War not only ravages the body.  War savages the family.  War kills the future.  War assassinates the now.  A soldier’s widow was forced by the United States Military to not only fight for her right to her dead husband’s sperm, but she was also pressed to dig into the muck and mire of a rigid military system that was unkind to the living remnants of a fallen body.  Kynesha Dhanoolal won the battle, but lost her war.

When Kynesha learned her husband, Sgt. Dayne Darren Dhanoolal, died in Baghdad on March 31, she wanted the sperm taken from his lifeless body so she might be able to still bear his child even though he was dead.

On Friday, a federal judge in Columbus, Ga., granted her request for a temporary restraining order preventing the military from embalming the body until samples of Dhanoolal’s sperm were extracted.

The samples were taken later that day and are in the custody of a medical representative for the widow, who is hoping to be inseminated even though fertility experts said the procedure almost certainly would not work with her late husband’s sperm.

“It’s not viable,” Dr. Andrew McCullough, associate professor at the New York University School of Medicine, said Monday.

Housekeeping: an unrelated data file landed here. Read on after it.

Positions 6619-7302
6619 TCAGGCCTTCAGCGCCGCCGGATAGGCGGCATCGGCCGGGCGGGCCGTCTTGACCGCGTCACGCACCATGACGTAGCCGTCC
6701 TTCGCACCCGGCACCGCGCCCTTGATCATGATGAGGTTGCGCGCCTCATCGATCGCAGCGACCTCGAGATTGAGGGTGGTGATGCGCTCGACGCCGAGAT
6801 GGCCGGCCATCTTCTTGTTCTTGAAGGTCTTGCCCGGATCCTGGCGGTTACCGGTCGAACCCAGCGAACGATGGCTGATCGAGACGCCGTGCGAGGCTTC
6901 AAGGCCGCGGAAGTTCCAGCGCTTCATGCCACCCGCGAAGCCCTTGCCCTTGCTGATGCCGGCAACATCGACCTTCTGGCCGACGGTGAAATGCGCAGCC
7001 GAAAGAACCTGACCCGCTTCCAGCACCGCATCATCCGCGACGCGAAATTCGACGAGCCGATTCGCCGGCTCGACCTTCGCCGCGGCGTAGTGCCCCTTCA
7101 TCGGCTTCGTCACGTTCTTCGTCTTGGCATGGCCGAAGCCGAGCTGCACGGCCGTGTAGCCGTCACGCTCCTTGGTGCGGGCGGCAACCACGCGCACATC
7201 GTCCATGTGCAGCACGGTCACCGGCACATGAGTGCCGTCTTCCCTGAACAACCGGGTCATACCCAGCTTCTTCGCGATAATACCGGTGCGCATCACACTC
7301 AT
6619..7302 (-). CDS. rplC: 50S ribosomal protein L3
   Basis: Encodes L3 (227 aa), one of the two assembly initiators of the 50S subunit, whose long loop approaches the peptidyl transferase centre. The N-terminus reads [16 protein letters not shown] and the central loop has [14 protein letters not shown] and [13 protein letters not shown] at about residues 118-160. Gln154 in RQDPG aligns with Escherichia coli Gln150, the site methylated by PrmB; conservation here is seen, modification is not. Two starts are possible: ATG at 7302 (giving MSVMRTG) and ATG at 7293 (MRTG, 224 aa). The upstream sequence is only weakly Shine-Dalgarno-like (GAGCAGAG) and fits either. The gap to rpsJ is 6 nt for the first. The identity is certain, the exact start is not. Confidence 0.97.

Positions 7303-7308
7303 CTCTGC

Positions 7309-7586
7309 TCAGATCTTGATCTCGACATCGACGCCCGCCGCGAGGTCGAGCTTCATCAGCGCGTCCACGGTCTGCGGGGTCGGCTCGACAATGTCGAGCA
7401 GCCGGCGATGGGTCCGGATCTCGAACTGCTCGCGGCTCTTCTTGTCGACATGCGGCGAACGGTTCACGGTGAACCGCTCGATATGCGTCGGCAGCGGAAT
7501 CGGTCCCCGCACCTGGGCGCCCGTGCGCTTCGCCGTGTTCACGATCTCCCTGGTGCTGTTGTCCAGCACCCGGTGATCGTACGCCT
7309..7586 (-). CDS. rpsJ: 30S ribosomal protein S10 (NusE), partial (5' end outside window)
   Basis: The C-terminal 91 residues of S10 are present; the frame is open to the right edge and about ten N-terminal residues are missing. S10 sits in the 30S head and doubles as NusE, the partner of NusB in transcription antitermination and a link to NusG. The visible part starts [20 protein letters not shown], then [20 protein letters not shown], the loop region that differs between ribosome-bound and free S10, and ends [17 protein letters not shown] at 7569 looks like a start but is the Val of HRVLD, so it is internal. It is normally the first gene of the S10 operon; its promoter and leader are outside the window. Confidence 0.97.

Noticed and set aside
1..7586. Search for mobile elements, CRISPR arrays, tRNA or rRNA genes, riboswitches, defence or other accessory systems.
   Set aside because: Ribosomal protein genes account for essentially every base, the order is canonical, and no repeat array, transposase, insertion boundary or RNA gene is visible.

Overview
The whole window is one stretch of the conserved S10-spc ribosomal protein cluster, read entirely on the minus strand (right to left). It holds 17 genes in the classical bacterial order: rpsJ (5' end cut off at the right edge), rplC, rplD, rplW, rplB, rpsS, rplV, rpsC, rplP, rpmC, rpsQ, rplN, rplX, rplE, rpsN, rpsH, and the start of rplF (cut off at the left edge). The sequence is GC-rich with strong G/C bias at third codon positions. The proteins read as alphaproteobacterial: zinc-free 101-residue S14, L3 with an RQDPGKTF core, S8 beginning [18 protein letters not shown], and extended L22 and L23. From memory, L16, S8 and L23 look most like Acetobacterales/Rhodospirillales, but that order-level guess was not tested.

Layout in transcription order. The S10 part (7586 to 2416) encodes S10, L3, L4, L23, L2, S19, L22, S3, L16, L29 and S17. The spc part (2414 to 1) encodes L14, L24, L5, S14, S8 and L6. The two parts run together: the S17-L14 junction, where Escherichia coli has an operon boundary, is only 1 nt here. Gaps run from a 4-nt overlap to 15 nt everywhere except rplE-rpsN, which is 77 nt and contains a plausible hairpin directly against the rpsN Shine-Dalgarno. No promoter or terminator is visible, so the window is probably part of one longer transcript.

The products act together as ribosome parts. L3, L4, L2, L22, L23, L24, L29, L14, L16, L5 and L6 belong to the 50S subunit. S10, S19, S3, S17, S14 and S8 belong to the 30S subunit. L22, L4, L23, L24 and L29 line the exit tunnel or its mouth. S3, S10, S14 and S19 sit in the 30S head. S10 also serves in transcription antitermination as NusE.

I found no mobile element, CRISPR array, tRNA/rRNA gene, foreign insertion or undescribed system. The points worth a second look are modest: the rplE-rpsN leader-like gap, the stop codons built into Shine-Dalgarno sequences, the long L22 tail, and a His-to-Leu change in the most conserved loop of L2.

Sperm maintain nearly normal movement and some function for the first three hours after a man’s death. After that, their movement and viability declines, according to the Web site for the department of urology at Cornell University’s Joan and Sanford I.

Weill Medical College.
Dr. John Park, a fertility expert and assistant professor at Emory University School of Medicine, said there have been reports of viable sperm being retrieved up to 36 hours after a man’s death. But he said it is “highly unlikely” any viable sperm could be retrieved four days later.

Was Kynesha brave, or foolhardy, to fight the military system to win back her fallen husband’s sperm?

Should the dead be allowed to create children?

Is there selfishness in living when death is cheated?

Is the natural — and necessary — turbid ebb and flow of human misery threatened when, because of science and technology, the dead become the righteous living and the living die fighting for the rights of the dead?

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